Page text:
Excluded and Exempt Select Agents and Toxins Use Policy

Policy ID

028-0002

Effective Date

Wednesday, June 3, 2015

Division

Campus Services

Office of Primary Responsibility

Institutional Biological Safety Committee (IBC)

Office(s) of Secondary Responsibility

Summary of Policy

This policy describes the requirements on the use of exempt or excluded select agents and toxins at Dartmouth.

Affected Parties

All Groups

Policy Statement

Institutional Biosafety Committee Policy #: 120.2

I. Purpose

Dartmouth College is not a registered entity with the Federal Select Agent Program; therefore only research involving excluded select agents or toxins or permissible amounts (exempt quantities) of select agent toxins (SAT) is permitted. This Institutional Biosafety Committee (IBC) policy describes the requirements on the use of exempt or excluded select agents and toxins at Dartmouth. These requirements have been established to ensure safe handling and disposal procedures, effective tracking and security, and to be in compliance with federal regulations regarding select agent and toxin use. Any person wishing to begin research involving excluded or permissible amounts of select agents or toxins must receive prior approval from the Dartmouth IBC before possession of the agent/toxin.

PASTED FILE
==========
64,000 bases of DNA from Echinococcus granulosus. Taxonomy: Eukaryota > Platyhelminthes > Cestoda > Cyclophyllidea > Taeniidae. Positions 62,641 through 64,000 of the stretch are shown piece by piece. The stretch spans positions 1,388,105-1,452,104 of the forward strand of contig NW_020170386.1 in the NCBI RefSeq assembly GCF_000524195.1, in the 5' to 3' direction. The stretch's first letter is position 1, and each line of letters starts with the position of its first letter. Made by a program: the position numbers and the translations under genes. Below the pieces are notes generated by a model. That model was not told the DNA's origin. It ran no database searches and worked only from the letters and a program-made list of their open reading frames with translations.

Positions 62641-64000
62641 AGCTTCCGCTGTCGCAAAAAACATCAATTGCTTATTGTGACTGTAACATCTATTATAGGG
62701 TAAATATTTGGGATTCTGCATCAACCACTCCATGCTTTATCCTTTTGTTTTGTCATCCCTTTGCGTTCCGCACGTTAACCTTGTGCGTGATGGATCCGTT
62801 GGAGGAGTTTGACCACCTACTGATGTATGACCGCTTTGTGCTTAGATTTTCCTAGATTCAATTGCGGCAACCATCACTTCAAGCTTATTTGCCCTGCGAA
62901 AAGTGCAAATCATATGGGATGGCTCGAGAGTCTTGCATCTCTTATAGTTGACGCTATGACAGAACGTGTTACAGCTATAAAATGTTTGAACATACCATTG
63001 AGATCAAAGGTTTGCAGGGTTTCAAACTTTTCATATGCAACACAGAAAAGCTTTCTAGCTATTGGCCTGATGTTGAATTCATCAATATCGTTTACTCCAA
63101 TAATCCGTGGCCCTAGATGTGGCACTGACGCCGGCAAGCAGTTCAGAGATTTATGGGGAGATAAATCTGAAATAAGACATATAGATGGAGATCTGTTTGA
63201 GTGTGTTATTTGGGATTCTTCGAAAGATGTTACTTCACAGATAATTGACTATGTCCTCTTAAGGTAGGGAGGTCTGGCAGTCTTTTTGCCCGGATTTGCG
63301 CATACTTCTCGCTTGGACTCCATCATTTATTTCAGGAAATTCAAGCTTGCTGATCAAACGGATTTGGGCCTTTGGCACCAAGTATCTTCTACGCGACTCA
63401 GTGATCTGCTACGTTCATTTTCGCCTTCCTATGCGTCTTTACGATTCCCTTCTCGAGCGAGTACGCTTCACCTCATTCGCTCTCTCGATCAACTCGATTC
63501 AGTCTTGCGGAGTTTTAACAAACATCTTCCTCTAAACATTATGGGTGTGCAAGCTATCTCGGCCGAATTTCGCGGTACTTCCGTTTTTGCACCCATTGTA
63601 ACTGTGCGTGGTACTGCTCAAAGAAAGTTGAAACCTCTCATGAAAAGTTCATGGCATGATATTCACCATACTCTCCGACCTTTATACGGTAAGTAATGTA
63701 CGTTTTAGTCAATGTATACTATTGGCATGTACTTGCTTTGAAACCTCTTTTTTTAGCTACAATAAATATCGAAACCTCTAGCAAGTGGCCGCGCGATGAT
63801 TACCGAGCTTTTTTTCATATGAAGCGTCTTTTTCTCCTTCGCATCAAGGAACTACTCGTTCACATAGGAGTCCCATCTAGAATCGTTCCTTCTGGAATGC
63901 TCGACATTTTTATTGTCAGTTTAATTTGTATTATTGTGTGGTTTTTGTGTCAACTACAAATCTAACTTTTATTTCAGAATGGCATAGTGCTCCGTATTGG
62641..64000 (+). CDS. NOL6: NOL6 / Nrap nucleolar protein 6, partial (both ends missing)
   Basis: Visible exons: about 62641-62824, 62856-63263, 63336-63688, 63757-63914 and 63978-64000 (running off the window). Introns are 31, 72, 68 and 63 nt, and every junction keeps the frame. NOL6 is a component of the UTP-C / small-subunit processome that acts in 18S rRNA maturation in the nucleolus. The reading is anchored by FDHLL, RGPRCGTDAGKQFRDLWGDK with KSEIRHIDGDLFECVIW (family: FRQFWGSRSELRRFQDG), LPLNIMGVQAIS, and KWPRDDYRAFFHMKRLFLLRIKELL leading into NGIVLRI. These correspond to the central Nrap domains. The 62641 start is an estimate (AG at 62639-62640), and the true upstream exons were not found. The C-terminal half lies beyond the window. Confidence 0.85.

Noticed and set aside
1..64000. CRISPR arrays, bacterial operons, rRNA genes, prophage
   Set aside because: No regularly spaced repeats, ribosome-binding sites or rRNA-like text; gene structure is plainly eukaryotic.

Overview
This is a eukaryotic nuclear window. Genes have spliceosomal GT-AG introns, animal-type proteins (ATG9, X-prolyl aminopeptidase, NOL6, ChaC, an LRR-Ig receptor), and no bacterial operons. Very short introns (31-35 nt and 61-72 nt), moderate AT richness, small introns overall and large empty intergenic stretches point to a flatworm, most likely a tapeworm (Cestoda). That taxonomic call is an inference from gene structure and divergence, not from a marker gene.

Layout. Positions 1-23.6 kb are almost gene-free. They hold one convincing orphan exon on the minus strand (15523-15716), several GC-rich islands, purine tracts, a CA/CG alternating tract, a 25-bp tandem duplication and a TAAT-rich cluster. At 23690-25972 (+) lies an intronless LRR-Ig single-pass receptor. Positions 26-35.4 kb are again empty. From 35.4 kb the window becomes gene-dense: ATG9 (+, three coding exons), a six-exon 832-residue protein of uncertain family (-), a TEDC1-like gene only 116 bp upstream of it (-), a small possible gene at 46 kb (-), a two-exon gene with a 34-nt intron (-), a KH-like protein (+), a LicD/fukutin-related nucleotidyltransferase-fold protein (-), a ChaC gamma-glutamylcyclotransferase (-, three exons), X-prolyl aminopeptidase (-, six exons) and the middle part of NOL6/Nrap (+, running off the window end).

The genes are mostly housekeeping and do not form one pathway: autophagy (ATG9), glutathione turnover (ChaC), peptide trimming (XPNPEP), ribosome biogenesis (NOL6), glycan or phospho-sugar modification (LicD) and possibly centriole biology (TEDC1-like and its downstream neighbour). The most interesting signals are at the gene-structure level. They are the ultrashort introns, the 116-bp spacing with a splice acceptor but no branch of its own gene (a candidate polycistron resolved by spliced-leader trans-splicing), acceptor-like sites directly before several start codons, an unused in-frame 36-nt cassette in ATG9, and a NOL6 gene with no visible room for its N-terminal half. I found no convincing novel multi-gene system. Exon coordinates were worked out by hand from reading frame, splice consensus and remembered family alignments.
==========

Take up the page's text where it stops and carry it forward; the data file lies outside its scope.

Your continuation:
II. Definitions

i. Select Agents and Toxins: a subset of biological agents and toxins that the Departments of Health and Human Services (HHS) and Agriculture (USDA) have determined to have the potential to pose a severe threat to public health and safety, to animal or plant health, or to animal or plant products.

The current list of select agents and toxins is updated every two years and can be found at: http://www.selectagents.gov/SelectAgentsandToxinsList.html.

NOTE: Dartmouth is not part of the Federal Select Agent Program, so only excluded select agents or exempt quantities of select agent toxins are permitted.